According to the Advocate, Jindal’s dream to hike regressive sales taxes to pay for a tax cut for wealthy Louisianians wasn’t even born in Baton Rouge. No, in fact, Jindal’s clueless economic team has been scrambling to fill in the blanks of the plan with details plucked from the Washington, DC conservative think tank, the Tax Foundation. From the Advocate:
Stephen Moret, Jindal’s secretary of the state Department of Economic Development, said he probably has called the Tax Foundation more than anyone else in America…
The Tax Foundation is a Washington, D.C.-based group, whose board includes executives with the some of the nation’s largest corporations and officials with political action groups that support national Republican candidates. It has advocated restrained government spending and lower taxes since its founding in 1937.
Even Chuckles Kleckley, Jindal’s House Speaker puppet was getting frustrated with the lack of details when Jindal first announced the policy almost 6 weeks ago.
Kleckley, R-Lake Charles, sent a letter to the Republican governor’s chief of staff, Paul Rainwater, requesting Jindal’s tax plan be delivered to the House by March 15. “I feel strongly that the House of Representatives should begin hearings on such an important issue,” wrote Kleckley, usually a Jindal ally. “The public needs sufficient time to review the actual proposed legislation in order for members to receive feedback from their constituency,” he said in the letter released by the speaker’s office.
According to the Advocate, the Jindal posse presented Leges with an abbreviated document during early meetings that focused on increasing the state’s “ranking” with business climate watchers:
Jindal handed out what was described as a “talking points memo” to legislators who attended discussions at the Governor’s Mansion about a proposal to radically change how the state collects taxes to pay for services. At the very top of the memo, which he collected at the end of the meeting, a heading entitled “A Framework for Comprehensive Tax Reform” predicted that if the restructuring proposals were approved, “it is projected to increase our Tax Foundation rankings, which many businesses use to make site decisions, from number 32 to number 4.”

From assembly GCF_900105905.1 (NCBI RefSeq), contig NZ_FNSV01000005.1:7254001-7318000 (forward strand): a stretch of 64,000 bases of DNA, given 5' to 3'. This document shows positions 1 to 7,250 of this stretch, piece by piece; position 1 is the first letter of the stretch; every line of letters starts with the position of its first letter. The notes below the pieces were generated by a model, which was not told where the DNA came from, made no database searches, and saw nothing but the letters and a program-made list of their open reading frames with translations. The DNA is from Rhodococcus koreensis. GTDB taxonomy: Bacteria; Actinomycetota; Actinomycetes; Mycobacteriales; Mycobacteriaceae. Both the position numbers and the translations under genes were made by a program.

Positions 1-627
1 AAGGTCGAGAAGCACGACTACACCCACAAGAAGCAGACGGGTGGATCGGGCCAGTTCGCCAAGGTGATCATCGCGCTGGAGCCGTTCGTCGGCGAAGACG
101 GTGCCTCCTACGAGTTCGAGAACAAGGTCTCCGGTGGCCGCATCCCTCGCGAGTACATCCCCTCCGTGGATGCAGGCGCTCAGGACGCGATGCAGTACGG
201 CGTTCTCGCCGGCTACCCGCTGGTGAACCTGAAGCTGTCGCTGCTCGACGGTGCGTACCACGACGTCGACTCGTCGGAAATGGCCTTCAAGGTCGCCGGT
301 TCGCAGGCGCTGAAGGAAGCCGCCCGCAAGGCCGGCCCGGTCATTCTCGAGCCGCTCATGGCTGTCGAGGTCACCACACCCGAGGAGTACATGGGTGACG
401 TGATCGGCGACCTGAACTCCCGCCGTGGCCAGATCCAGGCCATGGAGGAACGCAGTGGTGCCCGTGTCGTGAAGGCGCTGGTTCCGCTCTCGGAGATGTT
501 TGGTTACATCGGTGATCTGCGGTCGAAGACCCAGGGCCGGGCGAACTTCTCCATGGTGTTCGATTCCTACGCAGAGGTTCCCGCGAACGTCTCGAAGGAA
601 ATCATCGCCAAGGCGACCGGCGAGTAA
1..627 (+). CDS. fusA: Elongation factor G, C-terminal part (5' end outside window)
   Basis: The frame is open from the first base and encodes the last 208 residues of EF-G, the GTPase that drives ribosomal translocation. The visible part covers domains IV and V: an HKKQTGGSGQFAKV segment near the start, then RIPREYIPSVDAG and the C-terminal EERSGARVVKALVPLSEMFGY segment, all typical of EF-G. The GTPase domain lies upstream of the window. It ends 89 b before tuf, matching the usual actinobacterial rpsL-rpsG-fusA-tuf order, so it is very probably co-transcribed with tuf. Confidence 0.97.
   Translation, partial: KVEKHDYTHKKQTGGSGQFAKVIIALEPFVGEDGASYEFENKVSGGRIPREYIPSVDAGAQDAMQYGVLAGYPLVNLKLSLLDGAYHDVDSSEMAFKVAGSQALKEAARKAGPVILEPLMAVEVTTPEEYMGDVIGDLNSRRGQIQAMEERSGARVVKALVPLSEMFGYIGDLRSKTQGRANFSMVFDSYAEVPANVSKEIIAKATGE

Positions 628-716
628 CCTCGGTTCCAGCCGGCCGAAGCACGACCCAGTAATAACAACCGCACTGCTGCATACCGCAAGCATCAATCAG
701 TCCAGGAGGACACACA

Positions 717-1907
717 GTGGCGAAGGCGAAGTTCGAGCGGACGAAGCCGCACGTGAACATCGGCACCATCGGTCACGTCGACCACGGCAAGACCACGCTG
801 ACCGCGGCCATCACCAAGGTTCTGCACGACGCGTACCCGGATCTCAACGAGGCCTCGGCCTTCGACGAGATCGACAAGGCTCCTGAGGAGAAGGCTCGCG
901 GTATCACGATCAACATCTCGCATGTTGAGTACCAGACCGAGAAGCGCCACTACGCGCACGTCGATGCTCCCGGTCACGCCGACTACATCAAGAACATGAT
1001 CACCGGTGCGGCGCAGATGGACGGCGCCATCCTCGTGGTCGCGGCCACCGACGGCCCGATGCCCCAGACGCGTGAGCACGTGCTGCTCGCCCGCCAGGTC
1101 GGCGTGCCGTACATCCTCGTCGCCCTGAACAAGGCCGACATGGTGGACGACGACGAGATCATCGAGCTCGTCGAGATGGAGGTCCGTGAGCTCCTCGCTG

Jindal’s massive tax burden shift, from the wealthy to the middle-class and poor, is based on increasing a ranking. Sounds about right. What’s wrong with that?
The efforts of Jindal’s aides to increase Louisiana’s rankings in the Tax Foundation’s State Business Tax Climate Index caught the attention of economist Robert Tannenwald in his Feb. 25 analysis published in State Tax Notes, a professional magazine.
“They asked the Foundation to suggest reforms that would lift the state’s ranking. The Foundation obliged with several proposals, notably to eliminate the state’s personal, corporate and franchise taxes and to increase its sales tax. Jindal decided to run with it,” wrote Tannenwald, a former Federal Reserve Bank economist who now teaches public policy and budgeting at Brandeis University, in Waltham, Mass.
Tannenwald found “especially disconcerting” the high weight the Tax Foundation put on the elimination of personal income taxes, which he argued not only skewed the findings, but did not best represent what businesses looked at when looking at the bottom line.
A Washington, DC think tank filling in the blanks for a half-baked idea that Jindal decided to “run with” in order to bolster his standing with 2016 Republican primary voters in Iowa. What was it Jindal said about listening to Washington?
It seems like the only person that should be listening to Jindal’s voluminous advice from the “stupid party” is…Jindal.